es_100_lecture_6-1 - Lecture 6 Lecture Population Ecology...

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Unformatted text preview: Lecture 6 Lecture Population Ecology II. Population Recap, lecture 5 Recap, Assessing population status 1. Cohort life tables a. Calculate probability of survival and fecundity of each age a. class class b. Multiply them and then sum to obtain net reproductive rate b. QUESTION about marmots: why only females used? = common convention in pop. bio of animals. Females make young. Males do not. young. Model females to project future growth. ASSUME 50:50 sex ratio among offspring. ratio Cohort analysis…points to remember…. Cohort All species are different. Must design analysis to fit life stages relevant for Must that species (for example…how would a life table of an annual (for poppy compare to one of an oak tree ?) 2. Static age structure (what is proportion of total population in each age class ?) Today: Assessing population status continued continued 2. Static age structure-finish up. 3. Transition matrix projections – NOT 3. covered in text book. -most accurate, detailed way of projecting population growth population -mathematically more challenging -mathematically probably why it is not covered. probably AGE Structure….. Hypothetical….. Rapidly gr owing Fr act ion of populat ion Not r eplacing i t self- populat ion i s likely in decline Age Acacia burkittii, Australia Fig. 5.12, Townsend Age structure of two different populations of a tree that can be reliably aged tree Young Old Young Old NO recruitment since 1925 (rabbits probably causing this) Population in decline Lots of younger individuals Fencing out rabbits improves recruitment Population increasing ? What don’t we know about these populations ? Are old individuals still reproducing ? Could population increase if we got rid of rabbits ? Mortality > recruitment, can this be reversed ? Will recruitment continue or decline as habitat gets ‘full’ ? Are young individuals starting to compete with eachother ? 3. Transition matrices 3. (Matrix modeling) (Matrix Age based models are called Leslie Matrix Age models models (if age is chronological, must always move to (if another ‘age’ or die. If you lump ages into classes, then you are doing a Lefkovich model.) model.) Stage based models are called Lefkovich Stage matrices or models matrices (can stay in a stage) “Transition matrix” term = not Transition synonymous with “Population viability analyses” (PVAs) BUT viability Most PVAs are matrix projection models of Most matrix some sort some = THE tool of choice for evaluating rare THE species survival (came into vogue in early 1990s) 1990s) My challenge My Introduce the tool of matrix projection Introduce because it IS tool of choice for conservation and is very useful BUT conservation Keep it simple YOU DO NOT NEED TO KNOW how to YOU do matrix algebra. But must understand basic structure of models, what can be done with these matrices, and what data are needed to create them. are Transition matrices Transition 1. 2. 2. 3. 3. Like life tables, they are life stage or age based. Like MUST IDENTIFY CRITICAL STAGES or AGES. Very similar to life table analyses but you Very calculate probability of transitioning between stages/ages. Do not need to follow cohorts. Must know number in each stage at multiple Must time points to get transition probabilities. time - For animals, frequently rely on mark/recapture data For 1. 1. 2. 2. 3. 3. 4. 5. Transitions depend on GROWTH as well as Transitions SURVIVORSHIP. You calculate probability of staying in stage or moving to another stage in staying each interval. Measure per stage fecundity. (presented as a Measure transition to egg or seed stage) Need known # starting individuals in each Need stage. stage. Can project as many time intervals as you Can chose into future chose Has more flexibility than cohort analysis to Has explore sensitivity of vital rates for population growth growth Simplistic plant life history: basic stages THREE stages Seed XX Rosette XX Flowering XX S=seed R=Rosette F=flowering plant From: o: S S R F A SS R 0 F AFS NS A SR A RR 0 x NR NF 0 A RF AFF TRANSITION MATRIX (probabilities) (probabilities) COLUMN MATRIX From: S S R Fl A SS A SR R 0 A RR F AFS 0 NS NSASS x NR NF = NSASR 0 A RF AFF 0 TRANSITION MATRIX COLUMN MATRIX MATRIX From: S S R Fl A SS A SR R 0 A RR F AFS 0 NS NSASS 0 NRARR x NR NF = NSASR 0 A RF AFF 0 NRARF TRANSITION MATRIX COLUMN MATRIX MATRIX From: S S R Fl A SS A SR R 0 A RR F AFS 0 NS NSASS 0 NRARR NFAFS 0 x NR NF = NSASR 0 A RF AFF 0 NRARF NFAFF TRANSITION MATRIX COLUMN MATRIX MATRIX TO GET NEW COLUMN MATRIX FOR YEAR 2 NSASS NSASR 0 NRARR NFAFS 0 add across = NS t+1 add across = NR t+1 = NS t+1 NR t+1 0 NRARF NFAFF add across = NF t+1 NF t+1 NEW COLUMN MATRIX Assumption = transition probabilities are Assumption Repeat process using new column matrix each year (reflects changing population size), BUT keep same transition matrix transition relatively constant over time….this may not be true…you can play around with this. this. Have computer calculate finite rate of Have population increase (λ) after you’ve run population after the model over many time steps the [λ (lambda) = dominant eigenvalue of matrix] What happens to population over time ? What Does it go to zero ? (λ < 1) Does Does it increase ? (λ >1) Does it reach a stable age distribution ? Does (ratio of S:R:F =same for all generations thereafter). What does that look like ? thereafter). Evaluate which transitions contribute most Evaluate to population change ? Once established whole matrix on Once computer and run for generations –what if you change one vital rate by small or large amount ? How sensitive is the model to a change in this one rate ? change Desert tortoise: Gopherus agassizi Gopherus Federally listed ‘threatened” species THREATS: •Raven & crow predation (on younger stages) •Off road vehicles (crushing burrows and animals)—affects all stages •Highways (kill adults because they move around more) •Disease (from captive turtles)-ages affected? •Low reproduction due to poor food (fecundity) Is there an obvious transition that is source of population decline (including low fecundity) ? Populations are declining dramatically... What are most sensitive stages of life cycle ? life Are there management actions that can Are help with this ? help Modeling Population Viability for the Desert Tortoise in the Western Mojave Desert Daniel Doak, Peter Kareiva, and Brad Klepetka Ecological Applications Summarized data taken over 15 years in several different studies 8 stages in life based on carapace size size Yearling Yearling Juvenile 1 & 2 Immatures 1 & 2 Adults (3 size classes) Transition probabilities Transition GROWTH = SLOW. Animals tend to stay in same size class. •Reproduction widely variable across populations •Can run model with any of the 4 reproductive rates Desert Tortoise conclusions Desert Animals tend to stay in size class (growth Animals = slow) slow) Survival probability in stages 6 and 7, Survival when reproduction is highest is important when Reproduction widely variable among Reproduction populations populations Can run models with different fecundity values Can ALL MODELS SHOW POP. DECLINE even ALL with best reproductive values with D.T. conclusions…cont…. D.T. AT current growth, survivorship and AT fecundity—very hard to reverse population decline decline Only those models where transitions in Only LARGEST SIZE CLASSES WERE INCREASED showed stable or increasing INCREASED population sizes ! population REDUCE ADULT MORTALITY SOURCES EXAMPLE 2: What controls rate of spread of invasive shrub Cytisus scoparius Cytisus (Scotch broom) ? (Scotch Ingrid Parker (UCSC): Ingrid •Shrub introduced to western USA from British Isles & N. Europe •Fixes nitrogen, changes whole ecosystem •Outcompetes native species •1-2 m tall shrub •Lives 10+ years 7 STAGES IN LIFE CYCLE In field measured In Seed production rates including success Seed of pollinators of Germination rates from soil seedbank Mortality rates of different age classes Growth rates among classes USED MATRIX MODELS TO CALCULATE RATE OF INCREASE FOR DIFFERENT POPULATIONS (Compared urban versus wildland populations) Findings: Findings: 1. 2. 3. NO one transition dominated population NO dynamics. She decreased transitions between dynamics She different stages (one by one) and reran models. NO ONE transition would cause big reduction in pop. growth. reduction Population growth (λ) higher in natural prairies higher versus in city. versus City populations were more crowded and City habitat getting filled up. Rate of increase =lower. =lower. Interesting aside…. Interesting Pollinators limit seed set (a low proportion of the plant’s ovules (a get fertilized) get If there were more, or better pollinators, spread of this species could increase much faster—particularly true in the natural prairies! true To reduce this species…. To Tweeked fecundity for average models… Must reduce seed production and by 99% to reduce population growth !! to Tortoise study: goal Tortoise was to enhance tortoise populations. tortoise Broom study: goal Broom was to control pest population. population. used transition matrix used to see where to increase survival to increase create positive pop. growth growth Used transition matrix Used to identify where to decrease survival or decrease decrease fecundity to decrease broom lambda lambda ...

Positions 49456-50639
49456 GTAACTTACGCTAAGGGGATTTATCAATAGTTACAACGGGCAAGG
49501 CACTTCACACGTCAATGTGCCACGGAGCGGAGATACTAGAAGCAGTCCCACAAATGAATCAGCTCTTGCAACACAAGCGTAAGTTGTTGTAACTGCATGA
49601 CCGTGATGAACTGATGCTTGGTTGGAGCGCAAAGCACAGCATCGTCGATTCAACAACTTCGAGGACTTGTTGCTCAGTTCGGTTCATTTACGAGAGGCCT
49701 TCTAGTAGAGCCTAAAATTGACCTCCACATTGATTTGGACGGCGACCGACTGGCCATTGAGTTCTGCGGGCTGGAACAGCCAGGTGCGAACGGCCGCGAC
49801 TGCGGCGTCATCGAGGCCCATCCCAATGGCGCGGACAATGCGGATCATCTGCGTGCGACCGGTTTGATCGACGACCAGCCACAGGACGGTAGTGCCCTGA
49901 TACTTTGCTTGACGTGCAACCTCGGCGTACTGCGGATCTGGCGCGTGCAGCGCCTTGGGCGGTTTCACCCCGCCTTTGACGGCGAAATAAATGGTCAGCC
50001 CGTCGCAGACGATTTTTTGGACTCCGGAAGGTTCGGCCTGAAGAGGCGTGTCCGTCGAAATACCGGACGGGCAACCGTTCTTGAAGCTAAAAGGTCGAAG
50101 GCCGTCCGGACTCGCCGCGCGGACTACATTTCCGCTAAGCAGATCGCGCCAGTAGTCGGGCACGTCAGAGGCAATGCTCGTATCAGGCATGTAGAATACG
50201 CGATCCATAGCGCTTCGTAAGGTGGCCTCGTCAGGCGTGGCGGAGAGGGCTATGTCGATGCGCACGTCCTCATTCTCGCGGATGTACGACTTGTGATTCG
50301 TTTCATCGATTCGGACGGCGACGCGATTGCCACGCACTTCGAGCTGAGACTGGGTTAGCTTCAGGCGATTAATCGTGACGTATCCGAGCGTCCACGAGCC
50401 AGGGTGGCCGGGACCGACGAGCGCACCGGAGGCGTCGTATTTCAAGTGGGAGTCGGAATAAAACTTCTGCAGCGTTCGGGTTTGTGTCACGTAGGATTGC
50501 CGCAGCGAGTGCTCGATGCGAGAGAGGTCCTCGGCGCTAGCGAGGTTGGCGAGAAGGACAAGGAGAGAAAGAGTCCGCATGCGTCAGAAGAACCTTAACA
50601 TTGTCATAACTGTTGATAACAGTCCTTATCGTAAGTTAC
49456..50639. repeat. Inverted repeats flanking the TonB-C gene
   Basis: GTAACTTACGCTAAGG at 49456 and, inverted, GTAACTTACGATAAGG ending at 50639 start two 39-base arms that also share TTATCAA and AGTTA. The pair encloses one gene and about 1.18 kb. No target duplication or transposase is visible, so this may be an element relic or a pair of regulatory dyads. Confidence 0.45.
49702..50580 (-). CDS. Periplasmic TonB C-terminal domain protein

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This note was uploaded on 12/25/2009 for the course ENV S 100 taught by Professor Staff during the Fall '08 term at UCSB.